This rang true. Like clockwork, her mood swings would happen around the same hours each day, before we were advised of the Sundowner’s Syndrome.


“Sundowning is characterised by the sudden onset of neuropsychiatric symptoms including confusion, agitation and anxiety, often occurring during late afternoon and early evenings,” Dr Warren says. “The prevalence of this syndrome ranges between it occurs among 2.5 to 25% of all dementia patients and is not limited to Alzheimer patients.”


“While there’s no conclusive cause defined, sundowning is said to be related to changes in a patient’s circadian rhythm (internal body clock), as well as the impact of brain degeneration. Research has also shown that changes detected by the retina increases light sensitivity, which could also be a contributing factor.”

To prepare for and reduce this dramatic mood shift, we took steps to keep my grandma’s environment familiar and calming3. We soothed and kept her occupied with familiar activities, from folding napkins to practising calligraphy or even taking a nap to get over the worst of her sundowning.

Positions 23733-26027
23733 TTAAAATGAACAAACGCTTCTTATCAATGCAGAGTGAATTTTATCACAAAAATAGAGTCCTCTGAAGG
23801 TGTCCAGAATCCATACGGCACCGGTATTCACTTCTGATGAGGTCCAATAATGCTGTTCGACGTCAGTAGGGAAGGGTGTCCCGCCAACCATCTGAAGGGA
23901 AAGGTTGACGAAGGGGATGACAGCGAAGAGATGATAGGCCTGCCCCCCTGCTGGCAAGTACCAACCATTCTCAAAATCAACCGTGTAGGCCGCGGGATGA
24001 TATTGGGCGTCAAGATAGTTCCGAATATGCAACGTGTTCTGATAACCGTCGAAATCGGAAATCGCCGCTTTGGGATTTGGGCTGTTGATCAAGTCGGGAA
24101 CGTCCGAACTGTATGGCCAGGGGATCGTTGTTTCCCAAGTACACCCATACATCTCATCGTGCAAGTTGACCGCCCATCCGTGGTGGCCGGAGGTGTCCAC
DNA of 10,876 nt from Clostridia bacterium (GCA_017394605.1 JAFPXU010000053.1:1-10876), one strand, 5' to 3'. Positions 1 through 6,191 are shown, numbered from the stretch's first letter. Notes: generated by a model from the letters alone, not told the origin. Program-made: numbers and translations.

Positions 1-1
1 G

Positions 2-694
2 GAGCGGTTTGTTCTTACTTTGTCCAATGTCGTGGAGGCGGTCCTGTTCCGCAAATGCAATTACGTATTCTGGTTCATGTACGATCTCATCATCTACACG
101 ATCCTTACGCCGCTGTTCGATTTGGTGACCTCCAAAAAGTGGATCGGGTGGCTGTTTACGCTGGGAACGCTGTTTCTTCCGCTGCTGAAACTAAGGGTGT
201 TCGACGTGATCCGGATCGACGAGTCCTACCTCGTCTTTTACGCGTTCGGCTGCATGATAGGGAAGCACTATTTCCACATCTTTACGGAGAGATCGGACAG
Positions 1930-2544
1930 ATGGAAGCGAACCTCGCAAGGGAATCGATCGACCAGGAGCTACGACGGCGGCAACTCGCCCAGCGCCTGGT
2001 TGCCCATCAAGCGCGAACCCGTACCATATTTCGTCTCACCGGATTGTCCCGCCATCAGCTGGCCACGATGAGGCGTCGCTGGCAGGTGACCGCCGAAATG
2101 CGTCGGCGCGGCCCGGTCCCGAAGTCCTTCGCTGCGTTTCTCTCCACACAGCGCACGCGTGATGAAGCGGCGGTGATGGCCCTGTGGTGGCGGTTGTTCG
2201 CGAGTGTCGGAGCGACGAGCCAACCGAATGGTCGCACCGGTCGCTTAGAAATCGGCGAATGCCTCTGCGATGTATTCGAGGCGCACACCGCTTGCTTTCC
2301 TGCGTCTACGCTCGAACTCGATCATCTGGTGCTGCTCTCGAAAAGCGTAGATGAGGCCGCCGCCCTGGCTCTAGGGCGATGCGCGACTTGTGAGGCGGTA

Are there any forms of hereditary dementia?


Seeing how my grandma’s Alzheimer’s progressed, I found myself increasingly concerned for my mother (she’s often forgetful), specifically, her likelihood of getting dementia in the future and if we needed to worry about any inherited traits of the illness.


Dr Warren advises, “Majority of dementia conditions aren’t hereditary – while there are identifiable genes known to increase the risk of dementia, they don’t directly cause it. Many with these genes may never develop dementia while on the other hand, many without these genes do develop dementia.”


“However, there is a very rare form of dementia called Familiar Alzheimer's Disease (FAD)4 which is hereditary,” Dr Warren notes. “It’s a subtype of Alzheimer’s which accounts for less than one percent of all dementia cases and is caused by a genetic trait. While testing may identify the presence of this variant, it’s very rare so routine testing isn’t recommended.”



Prevention is better than cure


With dementia, the key is focusing on prevention and there are modifiable risks which can be adjusted to reduce the potential risks of developing dementia.